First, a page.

The Robot wasn’t funny
WTF? Seriously, what part of Star Wars has ever been funny? C3PO whinged, Jar-Jar annoyed, and even BB-whatever was merely cute. Star wars never did funny outside a bit of teenage pandering slapstick. That may be why I found the occasional dialogue induced chortle in this movie so refreshing. K-2SO wasn’t an amusing sidekick, it was a character that happened to be a robot.
This movie doesn’t need to exist
Okay, that’s true. But I’m very glad that it does. It’s just a shame that we aren’t likely to see these particular actors return to the Universe again.
This movie should have been the Saving Private Ryan of Star Wars
Yes, that would have been cool, but in case you missed the memo, Disney now owns Star Wars. So that was never going to happen.
Oh and Rogue One Easter Eggs That Slipped Right By You…
… I wonder if there is going to be a whole new generation of baby girls named Jyn now?
This is an excellent concept, and should be enforced by PHS (Publishing House Stormtroopers). You will comply in all instances where the location of the characters is in any way important. I’m already tracking counter-intuitive fantasy names, so if I need to have some idea where each unpronounceable city/mountain/ruin is, your story is becoming more of a chore than an escape.
… also, I love to see characters spend ages trudging between nearby cities and then apparently teleporting between distant locations… it’s magic… or maybe just the need for a good continuity edit.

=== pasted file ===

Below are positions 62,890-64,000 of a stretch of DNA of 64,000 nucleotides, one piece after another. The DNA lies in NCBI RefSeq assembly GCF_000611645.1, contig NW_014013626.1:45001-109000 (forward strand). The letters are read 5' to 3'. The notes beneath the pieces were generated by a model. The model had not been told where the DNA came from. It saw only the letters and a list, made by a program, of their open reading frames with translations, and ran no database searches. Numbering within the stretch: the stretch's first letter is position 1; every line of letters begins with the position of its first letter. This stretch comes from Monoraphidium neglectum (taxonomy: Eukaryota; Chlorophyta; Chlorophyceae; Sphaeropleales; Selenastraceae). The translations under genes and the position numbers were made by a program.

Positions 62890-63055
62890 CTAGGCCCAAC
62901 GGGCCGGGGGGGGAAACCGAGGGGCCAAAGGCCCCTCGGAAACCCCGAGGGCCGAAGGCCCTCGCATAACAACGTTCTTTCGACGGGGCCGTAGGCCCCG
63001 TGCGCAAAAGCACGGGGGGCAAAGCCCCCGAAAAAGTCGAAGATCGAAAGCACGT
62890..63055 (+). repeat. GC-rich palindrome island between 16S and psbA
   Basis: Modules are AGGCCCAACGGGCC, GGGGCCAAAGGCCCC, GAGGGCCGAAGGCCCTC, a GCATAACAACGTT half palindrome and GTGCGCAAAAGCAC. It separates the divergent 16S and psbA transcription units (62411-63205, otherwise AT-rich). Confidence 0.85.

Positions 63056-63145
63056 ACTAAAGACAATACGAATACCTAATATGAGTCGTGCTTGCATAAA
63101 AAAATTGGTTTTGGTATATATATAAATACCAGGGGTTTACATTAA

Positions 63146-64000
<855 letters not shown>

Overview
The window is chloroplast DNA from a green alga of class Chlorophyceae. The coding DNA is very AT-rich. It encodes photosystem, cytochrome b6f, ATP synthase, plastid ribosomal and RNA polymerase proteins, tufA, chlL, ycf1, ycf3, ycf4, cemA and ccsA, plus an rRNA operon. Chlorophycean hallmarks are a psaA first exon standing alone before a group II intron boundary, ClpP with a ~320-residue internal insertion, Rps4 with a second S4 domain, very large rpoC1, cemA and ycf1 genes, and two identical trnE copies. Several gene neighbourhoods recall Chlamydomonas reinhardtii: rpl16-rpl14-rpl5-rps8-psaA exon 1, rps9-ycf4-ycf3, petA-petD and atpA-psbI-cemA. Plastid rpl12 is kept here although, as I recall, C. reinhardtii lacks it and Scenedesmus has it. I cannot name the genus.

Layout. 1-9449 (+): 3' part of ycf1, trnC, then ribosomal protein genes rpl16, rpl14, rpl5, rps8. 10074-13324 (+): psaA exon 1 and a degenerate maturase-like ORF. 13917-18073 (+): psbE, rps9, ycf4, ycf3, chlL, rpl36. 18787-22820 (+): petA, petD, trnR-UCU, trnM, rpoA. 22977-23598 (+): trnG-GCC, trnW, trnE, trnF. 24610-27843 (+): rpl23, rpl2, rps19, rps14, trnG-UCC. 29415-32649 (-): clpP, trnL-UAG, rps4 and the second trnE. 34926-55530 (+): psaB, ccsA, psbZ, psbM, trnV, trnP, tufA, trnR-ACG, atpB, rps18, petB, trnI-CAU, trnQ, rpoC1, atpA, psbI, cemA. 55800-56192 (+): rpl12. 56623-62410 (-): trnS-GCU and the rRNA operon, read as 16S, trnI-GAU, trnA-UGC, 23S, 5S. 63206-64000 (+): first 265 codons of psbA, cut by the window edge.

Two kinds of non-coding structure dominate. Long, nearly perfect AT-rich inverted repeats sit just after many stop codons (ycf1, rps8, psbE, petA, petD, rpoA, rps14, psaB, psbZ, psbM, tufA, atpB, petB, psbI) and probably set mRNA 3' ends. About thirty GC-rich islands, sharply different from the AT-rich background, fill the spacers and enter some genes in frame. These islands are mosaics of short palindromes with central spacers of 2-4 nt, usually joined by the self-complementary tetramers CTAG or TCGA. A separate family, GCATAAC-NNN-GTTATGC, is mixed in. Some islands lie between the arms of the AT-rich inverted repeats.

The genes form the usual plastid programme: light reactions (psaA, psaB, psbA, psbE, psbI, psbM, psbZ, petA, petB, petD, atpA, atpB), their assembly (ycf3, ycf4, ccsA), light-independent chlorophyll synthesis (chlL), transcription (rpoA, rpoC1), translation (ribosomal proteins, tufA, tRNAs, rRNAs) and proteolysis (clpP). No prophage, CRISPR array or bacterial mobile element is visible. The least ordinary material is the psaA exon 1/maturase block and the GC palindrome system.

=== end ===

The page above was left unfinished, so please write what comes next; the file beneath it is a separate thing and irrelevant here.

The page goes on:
He knows your inner secrets, he can awaken your deepest desires.
Come in. Worship at his feet. Be adored. Be consumed.
Have fun you lovebirds… I could just eat you all up 🙂
A lesson in communication…
Ah the moral quandary of using faith and religion in a work of fiction. No matter how hard you try to avoid it, someone is going to get offended. Start toying with demons and angels (The Unseen) too, and you’re in for some flak. I guess its safer to go pure fantasy, because if you stray too close to home there can be some real dilemmas in how to portray entities that a sizeable part of our population has vested interest in.
The only thing worse than upsetting people by portraying their beliefs inaccurately is upsetting people by portraying their faith too accurately.
So what did the one ring actually do?
If you’re like me and found the Silmarillion to hard to slog through, here is the answer in a visually pleasing nutshell.
PS NSFW On Eagles
… I find nothing more annoying than a fantasy novel that reads like a table-top game. Too many main characters, not enough back-story, and combatants walk away from every conflict as right as rain, because they still have that single hit-point left. Dungeons & Dragons has as much to answer for, as it has to be thanked for.